Plant Pathology Department



James L. Van Etten

Date of this Version



Published in Published in Proceedings of the National Academy of Sciences USA Microbiology Vol. 79, pp. 3867-3871, June 1982. Copyright National Academy of Sciences USA. Used by permission.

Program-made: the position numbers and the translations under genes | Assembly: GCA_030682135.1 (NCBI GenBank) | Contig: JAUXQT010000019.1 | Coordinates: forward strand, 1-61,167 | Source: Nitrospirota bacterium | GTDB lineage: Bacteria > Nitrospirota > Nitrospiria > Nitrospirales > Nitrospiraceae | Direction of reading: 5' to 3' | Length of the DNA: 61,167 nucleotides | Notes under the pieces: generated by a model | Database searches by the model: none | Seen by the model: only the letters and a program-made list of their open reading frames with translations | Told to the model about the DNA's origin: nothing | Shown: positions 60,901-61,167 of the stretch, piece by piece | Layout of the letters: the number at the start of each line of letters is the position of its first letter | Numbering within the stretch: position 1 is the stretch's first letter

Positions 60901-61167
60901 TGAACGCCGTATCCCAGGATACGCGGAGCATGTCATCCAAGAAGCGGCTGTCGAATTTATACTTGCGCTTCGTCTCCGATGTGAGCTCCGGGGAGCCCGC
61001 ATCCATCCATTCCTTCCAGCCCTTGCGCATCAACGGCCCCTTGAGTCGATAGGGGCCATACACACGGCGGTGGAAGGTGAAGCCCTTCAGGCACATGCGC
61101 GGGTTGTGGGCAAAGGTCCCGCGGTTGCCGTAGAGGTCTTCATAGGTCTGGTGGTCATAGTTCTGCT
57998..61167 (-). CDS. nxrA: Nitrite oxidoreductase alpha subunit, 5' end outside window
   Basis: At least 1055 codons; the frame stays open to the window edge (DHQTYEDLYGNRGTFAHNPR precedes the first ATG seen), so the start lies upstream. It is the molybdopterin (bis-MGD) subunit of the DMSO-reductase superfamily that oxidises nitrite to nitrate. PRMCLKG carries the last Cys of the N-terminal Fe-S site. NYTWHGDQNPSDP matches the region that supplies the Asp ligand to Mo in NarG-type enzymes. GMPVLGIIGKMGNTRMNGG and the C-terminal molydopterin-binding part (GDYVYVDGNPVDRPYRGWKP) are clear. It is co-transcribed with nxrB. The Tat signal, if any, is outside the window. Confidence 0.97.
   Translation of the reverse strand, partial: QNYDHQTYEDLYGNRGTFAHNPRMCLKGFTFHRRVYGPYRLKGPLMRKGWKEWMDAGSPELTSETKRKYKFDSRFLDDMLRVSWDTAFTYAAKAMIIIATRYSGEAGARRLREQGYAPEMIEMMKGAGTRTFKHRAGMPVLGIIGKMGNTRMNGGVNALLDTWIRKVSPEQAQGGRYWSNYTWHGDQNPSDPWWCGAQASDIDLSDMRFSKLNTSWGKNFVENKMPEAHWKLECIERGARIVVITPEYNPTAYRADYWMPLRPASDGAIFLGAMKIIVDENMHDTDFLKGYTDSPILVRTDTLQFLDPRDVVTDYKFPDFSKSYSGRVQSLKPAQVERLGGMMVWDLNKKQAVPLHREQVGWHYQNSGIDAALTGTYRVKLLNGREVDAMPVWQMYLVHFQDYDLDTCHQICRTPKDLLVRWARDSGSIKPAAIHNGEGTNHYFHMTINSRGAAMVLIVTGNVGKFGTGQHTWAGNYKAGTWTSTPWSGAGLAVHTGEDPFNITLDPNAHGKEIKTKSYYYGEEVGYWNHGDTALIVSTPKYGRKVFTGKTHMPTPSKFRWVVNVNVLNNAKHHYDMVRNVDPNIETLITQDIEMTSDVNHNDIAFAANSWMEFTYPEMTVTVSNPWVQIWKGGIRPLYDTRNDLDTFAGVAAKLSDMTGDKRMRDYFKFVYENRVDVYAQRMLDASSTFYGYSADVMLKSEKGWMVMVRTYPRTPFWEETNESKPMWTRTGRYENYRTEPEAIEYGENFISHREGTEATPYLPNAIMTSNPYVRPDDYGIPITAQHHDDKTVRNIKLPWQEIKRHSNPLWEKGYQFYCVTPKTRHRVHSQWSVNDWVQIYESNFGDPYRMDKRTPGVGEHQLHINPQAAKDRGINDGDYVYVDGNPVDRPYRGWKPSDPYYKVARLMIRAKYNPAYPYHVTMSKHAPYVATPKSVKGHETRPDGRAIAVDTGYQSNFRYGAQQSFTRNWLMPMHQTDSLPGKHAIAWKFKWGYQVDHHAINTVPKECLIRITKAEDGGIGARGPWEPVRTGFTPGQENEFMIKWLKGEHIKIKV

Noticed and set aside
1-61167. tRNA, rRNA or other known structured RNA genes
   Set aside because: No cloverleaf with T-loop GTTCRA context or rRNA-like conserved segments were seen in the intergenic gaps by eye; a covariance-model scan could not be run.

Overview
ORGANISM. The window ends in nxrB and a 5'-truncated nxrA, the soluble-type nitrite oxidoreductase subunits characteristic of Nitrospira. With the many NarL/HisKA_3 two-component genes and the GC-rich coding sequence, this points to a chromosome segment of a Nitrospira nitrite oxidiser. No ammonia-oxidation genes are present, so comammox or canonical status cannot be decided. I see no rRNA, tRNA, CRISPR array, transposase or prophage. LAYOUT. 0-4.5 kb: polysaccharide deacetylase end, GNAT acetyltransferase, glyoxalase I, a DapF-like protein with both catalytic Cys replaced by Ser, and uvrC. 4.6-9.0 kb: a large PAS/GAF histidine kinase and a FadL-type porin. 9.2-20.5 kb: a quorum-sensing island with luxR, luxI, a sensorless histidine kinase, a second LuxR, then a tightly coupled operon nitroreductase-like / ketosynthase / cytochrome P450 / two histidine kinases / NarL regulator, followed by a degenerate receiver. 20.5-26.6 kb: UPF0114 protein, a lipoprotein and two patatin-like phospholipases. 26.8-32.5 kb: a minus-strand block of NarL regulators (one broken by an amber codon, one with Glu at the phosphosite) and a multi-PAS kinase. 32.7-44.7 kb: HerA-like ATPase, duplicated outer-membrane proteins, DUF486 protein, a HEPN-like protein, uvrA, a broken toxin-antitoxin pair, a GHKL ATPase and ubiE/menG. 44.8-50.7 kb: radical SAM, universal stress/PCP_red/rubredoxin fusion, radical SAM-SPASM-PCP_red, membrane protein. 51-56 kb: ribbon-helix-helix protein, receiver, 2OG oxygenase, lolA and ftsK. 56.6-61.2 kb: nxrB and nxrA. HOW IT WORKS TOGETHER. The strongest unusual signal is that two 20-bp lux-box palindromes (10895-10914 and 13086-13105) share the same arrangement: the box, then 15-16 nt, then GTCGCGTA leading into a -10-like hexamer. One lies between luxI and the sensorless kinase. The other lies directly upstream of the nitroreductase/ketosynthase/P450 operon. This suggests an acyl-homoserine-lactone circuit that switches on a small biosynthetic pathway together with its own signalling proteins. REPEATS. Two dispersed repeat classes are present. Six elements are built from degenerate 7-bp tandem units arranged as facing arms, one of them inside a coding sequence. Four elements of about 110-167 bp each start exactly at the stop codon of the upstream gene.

We previously reported that isolation of symbiotic Chloreila-like algae from the Florida strain of Hydra viridis induced replication of a virus (designated HVCV-1) in the algae. We now report that isolation ofsymbiotic Chlorella-like algae from four other sources of green hydra and one source ofthe protozoan Paramecium bursaria also induced virus synthesis. Algae from one of these hydra contained a virus identical to HVCV-1 (based on its rate of sedimentation, buoyant density, reaction to HVCV-1 antiserum, and DNA restriction fragments) whereas algae from the other three hydra contained. another similar, but distinct, virus (designated HVCV-2). The virus from the paramecium algae (designated PBCV-1) was distinct from both HVCV-1 and HVCV-2. The symbiotic algae in the hydra could also be distinguished ultrastructurally. Chloroplasts of both algae that produced HVCV- 1 lacked a pyrenoid whereas chloroplasts of the other three symbiotic algae contained pyrenoids. Since all symbiotic eukaryotic algae we have examined have had virus, a potential viral role in symbiosis is suggested.